Are You Using Too Much Toothpaste? Here’s Exactly Why It Matters

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It's essential to brush your teeth, right? (Yes, it is.) The American Dental Association (ADA) says that the ideal routine includes intentional and gentle brushing for two minutes twice a day (plus once-daily flossing). And, given the cavity-fighting power that regular brushing has, it might seem like the more toothpaste you use, the better. Well, that last bit isn't entirely accurate.

Even though you might've learned to cover your entire toothbrush with minty paste, it turns out that there is such a thing as too much, so we asked Scott H. Froum, DDS, dentist, and diplomate of the American Board of Periodontology, to break it down for us. 

Experts In This Article
  • Scott H. Froum, DDS,, Dr. Scott H. Froum is a NYC-based board certified periodontist. He has lectured on the national and international level on implant therapy, bone and gum regeneration, and complications.

The ideal amount of toothpaste for an adult is a pea-sized bead, and for a child, it's about the size of a rice grain, says Dr. Froum. You know that you're squeezing out too much when your toothbrush is full or the glob is threatening to fall off.

There are a few reasons behind this, Dr. Froum says. You need to be able to get into the grooves of your teeth and mouth with a good lather. When you have too much toothpaste swirling around, the excess lather can prevent you from being able to see what you're brushing and how. There's only a certain level of benefit toothpaste can offer with each brush, and too much doesn't automatically mean better. It's similar to how too much shampoo lather can turn your head into a frothy cupcake—you don't need to overdo it.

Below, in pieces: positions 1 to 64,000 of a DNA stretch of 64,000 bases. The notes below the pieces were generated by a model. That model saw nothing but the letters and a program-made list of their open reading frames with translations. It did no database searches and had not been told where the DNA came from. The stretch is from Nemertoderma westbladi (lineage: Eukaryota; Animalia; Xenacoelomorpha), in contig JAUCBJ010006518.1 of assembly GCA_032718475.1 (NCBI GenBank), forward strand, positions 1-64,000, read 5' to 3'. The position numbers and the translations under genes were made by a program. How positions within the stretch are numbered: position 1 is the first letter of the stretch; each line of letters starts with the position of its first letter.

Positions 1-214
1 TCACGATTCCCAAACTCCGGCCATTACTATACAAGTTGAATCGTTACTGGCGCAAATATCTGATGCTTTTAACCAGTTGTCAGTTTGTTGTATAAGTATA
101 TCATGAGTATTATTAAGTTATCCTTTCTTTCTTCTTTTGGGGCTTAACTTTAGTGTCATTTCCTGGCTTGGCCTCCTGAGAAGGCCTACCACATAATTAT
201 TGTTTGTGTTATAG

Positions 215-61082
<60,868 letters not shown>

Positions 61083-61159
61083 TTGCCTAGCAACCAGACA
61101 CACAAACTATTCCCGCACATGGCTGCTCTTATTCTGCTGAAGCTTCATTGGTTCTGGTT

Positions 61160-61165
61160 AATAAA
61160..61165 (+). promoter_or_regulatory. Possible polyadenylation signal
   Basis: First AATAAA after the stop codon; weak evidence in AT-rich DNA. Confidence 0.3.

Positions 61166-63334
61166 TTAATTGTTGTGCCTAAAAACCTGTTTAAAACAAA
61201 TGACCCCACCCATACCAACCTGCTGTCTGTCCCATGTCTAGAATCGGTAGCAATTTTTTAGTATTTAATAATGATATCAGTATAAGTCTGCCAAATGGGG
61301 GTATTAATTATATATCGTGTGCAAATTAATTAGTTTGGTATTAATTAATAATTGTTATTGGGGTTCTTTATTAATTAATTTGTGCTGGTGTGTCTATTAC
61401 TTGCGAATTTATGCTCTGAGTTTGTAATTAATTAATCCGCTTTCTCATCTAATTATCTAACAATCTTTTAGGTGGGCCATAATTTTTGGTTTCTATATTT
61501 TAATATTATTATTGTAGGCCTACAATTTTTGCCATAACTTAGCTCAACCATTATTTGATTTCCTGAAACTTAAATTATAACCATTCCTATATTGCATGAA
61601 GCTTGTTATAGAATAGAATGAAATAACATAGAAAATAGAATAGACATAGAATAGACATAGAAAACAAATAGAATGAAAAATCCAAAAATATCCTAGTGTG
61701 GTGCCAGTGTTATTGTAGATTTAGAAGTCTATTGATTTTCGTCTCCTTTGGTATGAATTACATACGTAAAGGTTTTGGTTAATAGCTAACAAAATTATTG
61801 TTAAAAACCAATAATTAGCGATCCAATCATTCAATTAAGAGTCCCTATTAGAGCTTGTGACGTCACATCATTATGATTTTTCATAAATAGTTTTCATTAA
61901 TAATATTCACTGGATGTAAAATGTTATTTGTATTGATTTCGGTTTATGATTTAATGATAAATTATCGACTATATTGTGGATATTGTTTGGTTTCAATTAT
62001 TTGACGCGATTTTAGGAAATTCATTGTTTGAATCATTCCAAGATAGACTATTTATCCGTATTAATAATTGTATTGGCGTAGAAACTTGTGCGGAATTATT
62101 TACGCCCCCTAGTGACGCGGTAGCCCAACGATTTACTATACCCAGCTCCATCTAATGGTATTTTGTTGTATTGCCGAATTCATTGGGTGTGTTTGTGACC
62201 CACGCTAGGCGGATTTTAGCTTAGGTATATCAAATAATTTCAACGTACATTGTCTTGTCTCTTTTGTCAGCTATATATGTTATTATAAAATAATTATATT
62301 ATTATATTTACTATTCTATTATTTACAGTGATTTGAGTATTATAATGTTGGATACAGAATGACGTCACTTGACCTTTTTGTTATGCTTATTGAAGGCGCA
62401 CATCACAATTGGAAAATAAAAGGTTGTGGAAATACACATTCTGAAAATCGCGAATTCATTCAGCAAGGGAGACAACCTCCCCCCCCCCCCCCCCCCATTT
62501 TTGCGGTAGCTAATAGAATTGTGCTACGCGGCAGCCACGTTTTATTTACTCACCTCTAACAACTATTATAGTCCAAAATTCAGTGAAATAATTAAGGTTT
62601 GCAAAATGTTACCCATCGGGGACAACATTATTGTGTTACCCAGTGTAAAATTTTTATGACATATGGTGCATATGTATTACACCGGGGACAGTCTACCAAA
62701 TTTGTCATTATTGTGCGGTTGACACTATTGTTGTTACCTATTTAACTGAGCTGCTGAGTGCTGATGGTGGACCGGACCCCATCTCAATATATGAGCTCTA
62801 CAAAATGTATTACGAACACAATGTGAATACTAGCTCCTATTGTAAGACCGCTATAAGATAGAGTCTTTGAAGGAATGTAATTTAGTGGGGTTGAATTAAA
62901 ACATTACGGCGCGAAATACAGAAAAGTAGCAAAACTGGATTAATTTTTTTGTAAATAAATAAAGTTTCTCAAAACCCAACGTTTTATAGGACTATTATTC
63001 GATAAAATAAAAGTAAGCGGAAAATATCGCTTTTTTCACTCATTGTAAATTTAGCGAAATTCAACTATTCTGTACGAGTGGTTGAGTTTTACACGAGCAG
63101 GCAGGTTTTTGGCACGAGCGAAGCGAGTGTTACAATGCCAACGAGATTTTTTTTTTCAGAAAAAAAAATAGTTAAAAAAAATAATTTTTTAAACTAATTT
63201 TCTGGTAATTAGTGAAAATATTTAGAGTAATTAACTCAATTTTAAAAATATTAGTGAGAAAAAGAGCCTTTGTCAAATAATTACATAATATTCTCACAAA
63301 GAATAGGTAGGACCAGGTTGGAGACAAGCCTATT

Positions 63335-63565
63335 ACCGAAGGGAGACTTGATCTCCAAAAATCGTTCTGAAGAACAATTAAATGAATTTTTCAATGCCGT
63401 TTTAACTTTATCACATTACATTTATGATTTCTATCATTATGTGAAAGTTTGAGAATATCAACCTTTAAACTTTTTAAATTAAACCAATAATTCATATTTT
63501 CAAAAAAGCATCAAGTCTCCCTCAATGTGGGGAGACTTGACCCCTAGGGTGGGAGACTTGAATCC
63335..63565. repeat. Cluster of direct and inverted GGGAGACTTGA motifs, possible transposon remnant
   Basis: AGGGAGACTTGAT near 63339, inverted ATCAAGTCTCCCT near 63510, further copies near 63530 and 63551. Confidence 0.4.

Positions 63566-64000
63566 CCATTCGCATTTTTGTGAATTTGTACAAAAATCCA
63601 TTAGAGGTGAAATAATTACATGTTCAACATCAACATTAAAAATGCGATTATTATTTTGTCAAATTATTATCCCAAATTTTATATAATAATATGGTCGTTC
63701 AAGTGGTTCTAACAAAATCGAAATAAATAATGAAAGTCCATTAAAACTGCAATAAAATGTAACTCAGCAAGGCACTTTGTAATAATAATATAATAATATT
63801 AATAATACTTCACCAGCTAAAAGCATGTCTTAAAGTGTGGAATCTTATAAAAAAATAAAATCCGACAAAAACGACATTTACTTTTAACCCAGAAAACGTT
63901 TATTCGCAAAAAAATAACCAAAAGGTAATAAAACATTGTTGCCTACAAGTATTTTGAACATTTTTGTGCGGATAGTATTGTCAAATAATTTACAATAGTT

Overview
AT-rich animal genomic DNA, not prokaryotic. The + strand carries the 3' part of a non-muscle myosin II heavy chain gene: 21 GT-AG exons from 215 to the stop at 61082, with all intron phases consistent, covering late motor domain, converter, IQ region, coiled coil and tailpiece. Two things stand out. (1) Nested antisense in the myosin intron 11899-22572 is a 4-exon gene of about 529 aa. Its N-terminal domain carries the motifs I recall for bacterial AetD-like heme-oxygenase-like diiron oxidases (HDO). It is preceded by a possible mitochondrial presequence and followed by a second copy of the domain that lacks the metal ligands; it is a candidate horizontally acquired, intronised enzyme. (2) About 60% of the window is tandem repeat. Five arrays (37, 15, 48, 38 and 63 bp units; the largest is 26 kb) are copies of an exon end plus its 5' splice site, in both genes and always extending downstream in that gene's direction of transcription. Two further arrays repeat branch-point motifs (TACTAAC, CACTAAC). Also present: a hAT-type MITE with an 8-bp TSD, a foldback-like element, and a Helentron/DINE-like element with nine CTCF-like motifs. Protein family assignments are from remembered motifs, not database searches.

Another reason you want to be intentional about your toothpaste usage, according to the University of California San Francisco, is because fluoride is essential for preventing tooth decay—but that doesn't mean you should be swallowing a bunch of it. Your teeth need to absorb the fluoride (which is why you're not actually supposed to rinse your mouth after brushing), but there is such thing as too much fluoride exposure. A 2020 study published in Science Signaling found that too much fluoride exposure can cause visible malformations in tooth enamel and potentially affect your musculoskeletal system at toxic levels (especially for children under 10 years old). Dr. Froum stresses that you're not actively in danger of this with occasional extra toothpaste, but it's helpful to know when considering best practices. 

To maximize optimal oral health while protecting yourself from too much fluoride, using less toothpaste is the ideal strategy.

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